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Australia: Gorgon LNG jumps another hurdle

CHEVRON's proposal to build the Gorgon LNG (liquefied natural gas) plant on Barrow Island, Western Australia (WA), has received the go-ahead from the state's environmental agency – albeit with strict conditions. The US major is expected to make a decision in the next few months on whether to proceed with the $35bn-plus scheme, a decision that remains subject to a host of variables in the present economic climate.

Chevron, which has a 50% stake in Gorgon LNG, and its partners ExxonMobil (25%) and Shell (25%), originally won permission from the WA government to build a two-train 10m tonnes a year (t/y) LNG plant in 2007, close to WA gas reserves estimated at around 40 trillion cubic feet. But forecasts for high demand for LNG persuaded the consortium to expand its plans to include a third 5m t/y train; this led to a reappraisal of the project by the authorities, against a background of growing concern over environmental issues.

WA's Environmental Protection Authority (EPA) said in April that it did not favour in principle the development of any new industry on the island, which is a nature reserve noted for its flatback turtles and other wildlife. However, EPA chairman Paul Vogel said that, as the Gorgon project had already been approved by the state government in its original version in 2007, the agency would provide environmental approval for the revised and expanded version, "provided stringent conditions are imposed".

These relate to issues such as the protection of turtle-nesting sites and the effects of dredging on the coral reefs around the island. The EPA also noted that the gas to be used in the facility is high in carbon dioxide and that if plans to bury this in an aquifer beneath the island are not realised, it may want to reconsider its approval.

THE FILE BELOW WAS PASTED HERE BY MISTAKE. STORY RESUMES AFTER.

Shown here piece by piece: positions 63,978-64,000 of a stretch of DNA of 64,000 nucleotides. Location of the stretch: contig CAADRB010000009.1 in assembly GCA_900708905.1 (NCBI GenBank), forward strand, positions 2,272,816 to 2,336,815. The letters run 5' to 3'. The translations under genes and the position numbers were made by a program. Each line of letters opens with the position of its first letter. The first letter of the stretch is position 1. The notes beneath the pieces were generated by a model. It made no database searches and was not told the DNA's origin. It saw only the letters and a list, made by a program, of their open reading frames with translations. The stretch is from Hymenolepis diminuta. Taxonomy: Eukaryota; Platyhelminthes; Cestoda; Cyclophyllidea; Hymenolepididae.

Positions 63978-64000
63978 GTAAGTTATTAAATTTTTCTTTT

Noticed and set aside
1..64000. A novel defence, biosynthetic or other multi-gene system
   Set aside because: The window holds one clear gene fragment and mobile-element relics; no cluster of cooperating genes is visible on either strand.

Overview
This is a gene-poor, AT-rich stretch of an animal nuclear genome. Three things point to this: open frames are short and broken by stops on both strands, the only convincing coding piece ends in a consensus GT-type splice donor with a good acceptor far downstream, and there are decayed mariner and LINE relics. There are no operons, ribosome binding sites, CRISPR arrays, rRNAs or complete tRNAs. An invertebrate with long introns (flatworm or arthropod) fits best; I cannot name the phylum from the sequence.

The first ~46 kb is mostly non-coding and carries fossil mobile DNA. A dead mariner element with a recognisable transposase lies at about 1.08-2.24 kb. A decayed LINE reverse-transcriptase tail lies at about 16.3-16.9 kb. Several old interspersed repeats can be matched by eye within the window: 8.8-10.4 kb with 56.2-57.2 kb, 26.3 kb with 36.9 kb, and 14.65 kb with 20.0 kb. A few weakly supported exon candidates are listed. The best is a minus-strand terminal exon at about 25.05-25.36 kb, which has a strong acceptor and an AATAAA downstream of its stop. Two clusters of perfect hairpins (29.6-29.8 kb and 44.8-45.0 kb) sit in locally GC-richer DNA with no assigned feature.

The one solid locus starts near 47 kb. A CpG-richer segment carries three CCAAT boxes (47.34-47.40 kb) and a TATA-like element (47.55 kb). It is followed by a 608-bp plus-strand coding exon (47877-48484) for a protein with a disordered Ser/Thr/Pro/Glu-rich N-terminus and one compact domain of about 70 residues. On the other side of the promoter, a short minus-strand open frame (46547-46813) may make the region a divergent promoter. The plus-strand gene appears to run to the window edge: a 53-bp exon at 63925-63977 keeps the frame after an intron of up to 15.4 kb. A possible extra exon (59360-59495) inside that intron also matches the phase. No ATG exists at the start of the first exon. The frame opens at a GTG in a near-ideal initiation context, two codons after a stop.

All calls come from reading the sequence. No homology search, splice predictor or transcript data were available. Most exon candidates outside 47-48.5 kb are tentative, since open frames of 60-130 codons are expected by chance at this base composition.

Despite the caveats – and that WA government approval, while likely, was still pending in May – the environmental green light did give Chevron latitude to push ahead with the investment decision-making process. The company said it was comfortable with the EPA's conditions and it put out a statement in response to the EPA ruling, saying, "Chevron can now continue to assess the conditions as it works towards a final investment decision in the second half of this year".

What that decision will be is far from clear-cut. The plan to add another train – and indeed talk of adding a further two trains at some point in the future – was the product of a relatively buoyant prognosis for LNG demand before the global economic crisis – and a downturn in energy demand – took hold. But analysts say the main issue is likely to be when, rather than if, the three-train project proceeds.

Colin Beckett, Chevron's general manager for Gorgon LNG, said last month that the company is in talks with contractors over cutting their prices, given the slump in the construction sector. He also said the company still planned to expand the project from three to five trains, although a decision would not be made until the third train was under construction. First cargoes from the project would not emerge before 2014, three or four years later than initially envisaged, he added.

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